Salisbury, MD. So, with all this crazy weather….how's a Granny supposed to know when Old Man Winter will finally be gone and springtime arrive? When will that 50/50 frost date be? You know, the date on which there is the 50% likelihood that the last frost date has already passed? The date you've got to have to count back the three, six, eight, twelve or however many weeks to start your seeds?
This year seems to have more ups and downs than most years. One weekend it's 40 degrees and sunny. Then 20-something and snowy. Then overcast, damp, windy and just plain nasty! Despite the unpredictable weather, the daffodils are up three inches in Granny Griffith's back yard and the Diane witch hazel is starting to push its bright coppery red catkins. The hellebores are still looking rather pathetic and we still have about seven weeks of winter before the first day of spring on March 20th. But, I digress! When will that elusive 50/50 date occur? What will our late winter and springtime be like? Despite all our careful planning, will we be victimized by an unpredictable late frost? Let's see what some old time forecasters have to say:
Statistics based on what has occurred in the past, would indicate that the 50/50 date on the Delmarva Peninsula will occur sometime in the first three weeks in April, depending on whether you live in the northern or southern most part of our Peninsula. How close you live to a major body of water will also effect that date.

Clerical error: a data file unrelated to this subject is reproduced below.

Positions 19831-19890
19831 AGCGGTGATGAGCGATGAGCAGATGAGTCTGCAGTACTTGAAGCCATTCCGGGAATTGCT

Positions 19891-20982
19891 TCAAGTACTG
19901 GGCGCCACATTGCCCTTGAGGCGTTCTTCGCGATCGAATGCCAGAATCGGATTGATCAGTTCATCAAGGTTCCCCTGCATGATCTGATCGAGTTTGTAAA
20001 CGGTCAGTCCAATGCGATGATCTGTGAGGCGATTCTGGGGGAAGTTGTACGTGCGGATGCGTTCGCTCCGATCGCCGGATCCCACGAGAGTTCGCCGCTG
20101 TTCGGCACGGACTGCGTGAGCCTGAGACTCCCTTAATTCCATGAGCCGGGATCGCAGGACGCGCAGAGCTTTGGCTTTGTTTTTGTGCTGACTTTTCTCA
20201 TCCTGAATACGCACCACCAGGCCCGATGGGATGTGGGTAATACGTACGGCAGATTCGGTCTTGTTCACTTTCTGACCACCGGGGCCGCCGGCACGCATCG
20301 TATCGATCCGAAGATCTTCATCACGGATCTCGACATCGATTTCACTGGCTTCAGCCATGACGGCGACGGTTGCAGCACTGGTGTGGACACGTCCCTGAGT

The Old Farmer's Almanac (inspired by Benjamin Franklin's "Poor Richard's Almanack" was first published in 1732) predicts for the Atlantic Corridor that "Winter will be colder and drier than normal, on average….with above average snowfall. The coldest periods will be in mid-December, January and mid-February. The snowiest periods will be in early January and mid- and late February. April and May will be cooler and drier than normal. Summer will be drier and slightly cooler than normal, with the hottest periods in mid- and late June, early July and early to mid-August."
The Farmers' Almanac (note different placement of the apostrophe in the word "farmer") began publication in 1818, making it the "newbie" of the traditional almanacs. They place us in the "North East" instead of "Mid-Atlantic" as most other sources do, predicting mixed snow and heavy rain for February. Stormy with snow should be expected for the end of the month. March will be "very unsettled" for our area with the mid-month almost balmy. Toward the end of March, expect the weather to become "unsettled" with rain or wet snow. April will start out pleasant, then turning "unsettled". Toward the end of the month, expect big thunderstorms. May is predicted to be a more "normal" mix of showers, clearing, pleasant weather and then back to showers with the cycle starting all over again!
If you have never read one of the Farmer's (or Farmers') Almanacs available in our area, the Grannies encourage you to do so. You'll find gardening and fun facts found in no other place. With their brief articles, they make a delightful mixture of fun and fun facts that you can enjoy when you have a few spare moments. As a matter of fact, some of the Gardening Grannies carry the almanacs with them in their cars for those moments when traffic comes to a standstill. As with texting, the Grannies whole-heartedly disapprove of texting or reading while driving.
Tomorrow, anticipating that we get reports from the various rodent-type prognosticators around the world, we'll let you know what they have to say. If we're really lucky, we'll have a report from Stephanie Allison at WMDT 47, recognized as the most accurate forecaster on the Peninsula by Salisbury University.
Gardening Grannies, a group of avid and Master Gardeners, live, love and garden on the Delmarva Peninsula. You can reach them at firstname.lastname@example.org